Fenimore Art Museum Receives $2.5 Million to Endow Curator Position for Thaw Collection of American Indian Art

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Fenimore Art Museum Receives $2.5 Million to Endow Curator Position for Thaw Collection of American Indian Art

Contact: Todd Kenyon, Director of Marketing and Communications
Fenimore Art Museum
(607) 547-1472
pr@fenimoreart.org

 

COOPERSTOWN, N.Y. — Fenimore Art Museum in Cooperstown, New York has received a gift of $2.5 million from the Eugene V. and Clare E. Thaw Charitable Trust. The gift will fund the principal curatorial position of the Thaw Collection of American Indian Art as well as create a new fund for special projects related to the collection. In recognition of the gift, the position has been named the Eugene and Clare Thaw Curator of American Indian Art. Present curator Eva Fognell, who has managed the collection since 2002, will assume the new title immediately. The curatorship is the first endowed position in the museum’s history.

An additional gift of $1 million will support the Fenimore’s art acquisition fund beginning in 2019. The gift also included several notable artworks including the painting Elk Swimming at the Platte by American artist Alfred Jacob Miller.

“I am truly honored to carry the new title that bears Eugene and Clare Thaw’s name,” said Eva Fognell, the Eugene and Clare Thaw Curator of American Indian Art. “I feel so fortunate to have been able to get to know Mr. Thaw over the years and work with a collection of such artistic significance.”

“We are profoundly grateful to the Thaw Charitable Trust and its President, Katie Flanagan, for providing such generous support, which allows us to endow this position,” said Dr. Paul S. D’Ambrosio, Fenimore Art Museum President and CEO. “This gift helps ensure that the Fenimore continues to be a leader in the collection, study, and presentation of the finest examples of North American Indian art.”

In 1991, the Thaws donated their collection of North American Indian art to Fenimore Art Museum. The Thaw Collection of American Indian Art made its debut in 1995, housed in a newly-built wing designed by renowned New York architect Hugh Hardy. This wing was funded by Jane Forbes Clark and the Clark Foundation in honor of her grandfather, Stephen Carlton Clark. Each season, this unique assemblage of Native American masterworks delights the museum’s 45,000 annual visitors, including over 8,000 students. Each object affirms the Thaws’ commitment to the beauty and artistry of American Indian art, and thus strengthens the philosophical foundation of the collection: that the aesthetic power of American Indian art is equivalent to that from any culture.

Between 1991 and 2017, additional donations from the Thaws have grown the collection considerably to nearly 900 works. The Fenimore travels many of the pieces from the collection throughout the world to major museums each year. In 2017, the Metropolitan Museum of Art in New York City displayed 45 masterworks in the exhibition American Indian Art from the Fenimore Art Museum: The Thaw Collection. The exhibit received outstanding reviews and was seen by nearly 100,000 people during its five-month run. This collection has also been exhibited in Paris, Berlin, Madrid, as well as major cities in the United States and Canada.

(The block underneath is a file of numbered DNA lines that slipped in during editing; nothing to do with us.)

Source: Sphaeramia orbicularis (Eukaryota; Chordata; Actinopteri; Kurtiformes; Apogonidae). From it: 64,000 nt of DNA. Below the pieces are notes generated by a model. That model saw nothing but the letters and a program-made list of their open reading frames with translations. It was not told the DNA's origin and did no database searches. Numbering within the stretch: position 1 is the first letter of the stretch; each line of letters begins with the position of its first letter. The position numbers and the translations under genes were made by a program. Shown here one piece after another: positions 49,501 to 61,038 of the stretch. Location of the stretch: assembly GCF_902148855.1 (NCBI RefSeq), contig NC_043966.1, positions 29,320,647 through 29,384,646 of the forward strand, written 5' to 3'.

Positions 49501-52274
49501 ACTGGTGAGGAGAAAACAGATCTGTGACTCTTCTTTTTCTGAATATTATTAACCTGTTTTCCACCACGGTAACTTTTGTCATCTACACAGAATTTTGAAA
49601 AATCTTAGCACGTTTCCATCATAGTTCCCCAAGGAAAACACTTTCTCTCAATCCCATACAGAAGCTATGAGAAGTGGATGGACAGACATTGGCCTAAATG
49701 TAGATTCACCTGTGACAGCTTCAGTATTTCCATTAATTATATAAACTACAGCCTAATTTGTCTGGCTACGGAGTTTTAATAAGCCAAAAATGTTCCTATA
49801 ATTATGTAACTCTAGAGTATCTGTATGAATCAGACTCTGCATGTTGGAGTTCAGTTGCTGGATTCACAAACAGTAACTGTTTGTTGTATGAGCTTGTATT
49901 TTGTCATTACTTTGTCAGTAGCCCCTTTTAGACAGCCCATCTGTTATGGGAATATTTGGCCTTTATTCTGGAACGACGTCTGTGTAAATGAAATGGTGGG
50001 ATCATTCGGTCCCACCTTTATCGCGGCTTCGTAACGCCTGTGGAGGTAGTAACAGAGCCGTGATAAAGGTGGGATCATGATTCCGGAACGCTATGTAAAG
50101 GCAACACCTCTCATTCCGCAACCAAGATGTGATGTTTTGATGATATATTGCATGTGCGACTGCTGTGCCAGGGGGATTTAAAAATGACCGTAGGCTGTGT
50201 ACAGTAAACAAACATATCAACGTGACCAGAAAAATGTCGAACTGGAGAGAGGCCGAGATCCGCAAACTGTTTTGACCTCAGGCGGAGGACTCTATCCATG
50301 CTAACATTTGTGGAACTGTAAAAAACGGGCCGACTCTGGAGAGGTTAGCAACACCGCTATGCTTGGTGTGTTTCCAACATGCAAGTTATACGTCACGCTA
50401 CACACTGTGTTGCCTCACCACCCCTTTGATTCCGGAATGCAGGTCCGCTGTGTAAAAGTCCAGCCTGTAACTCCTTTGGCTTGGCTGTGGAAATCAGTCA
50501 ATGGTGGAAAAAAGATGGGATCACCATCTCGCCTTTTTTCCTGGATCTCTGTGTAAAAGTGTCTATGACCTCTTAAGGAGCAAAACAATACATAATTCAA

About Eugene V. and Clare E. Thaw

Eugene Thaw was recognized as a leading art dealer and collector of Old Master drawings and paintings. Thaw and his wife, Clare, first began acquiring indigenous American art in Santa Fe, New Mexico, in 1987. From the outset, they approached American Indian material culture as fine art, applying the same exacting standards of connoisseurship as they applied to other areas of their collection. They engaged in a 30-year quest to assemble exceptional works of art produced by cultures throughout North America, from 500 B.C. to the present. In 1991, the Thaws decided to share their collection with the American public by donating it to the Fenimore Art Museum in Cooperstown, New York, where it is on permanent view. Today the collection is the point of departure for a dynamic study of Native American art.

The Thaws played an important role as benefactors to many New York arts institutions, including the Morgan Library and Museum, The Metropolitan Museum of Art, and Fenimore Art Museum, where Mr. Thaw was an Honorary Trustee.

 

About the Thaw Collection of American Indian Art

In 1995, the Fenimore Art Museum embarked upon a new era with the addition of a new American Indian Wing designed to house the extraordinary gift from Eugene and Clare Thaw of their collection of American Indian art containing nearly 900 objects. Each object affirms the Thaws’ commitment to the beauty and artistry of American Indian art, and thus strengthens the philosophical foundation of the collection: that the aesthetic power of American Indian art is equivalent to that from any culture.

 

About Fenimore Art Museum


Fenimore Art Museum, located on the shores of Otsego Lake—James Fenimore Cooper’s “Glimmerglass”—in historic Cooperstown, New York, features a wide-ranging collection of American art including folk art; important American 18th- and 19th-century landscape, genre, and portrait paintings; more than 125,000 historic photographs representing the technical developments made in photography and providing extensive visual documentation of the region’s unique history; and the renowned Eugene and Clare Thaw Collection of American Indian Art comprised of nearly 900 art objects representative of a broad geographic range of North American Indian cultures, from the Northwest Coast, Eastern Woodlands, Plains, Southwest, Great Lakes, and Prairie regions. Visit FenimoreArt.org.

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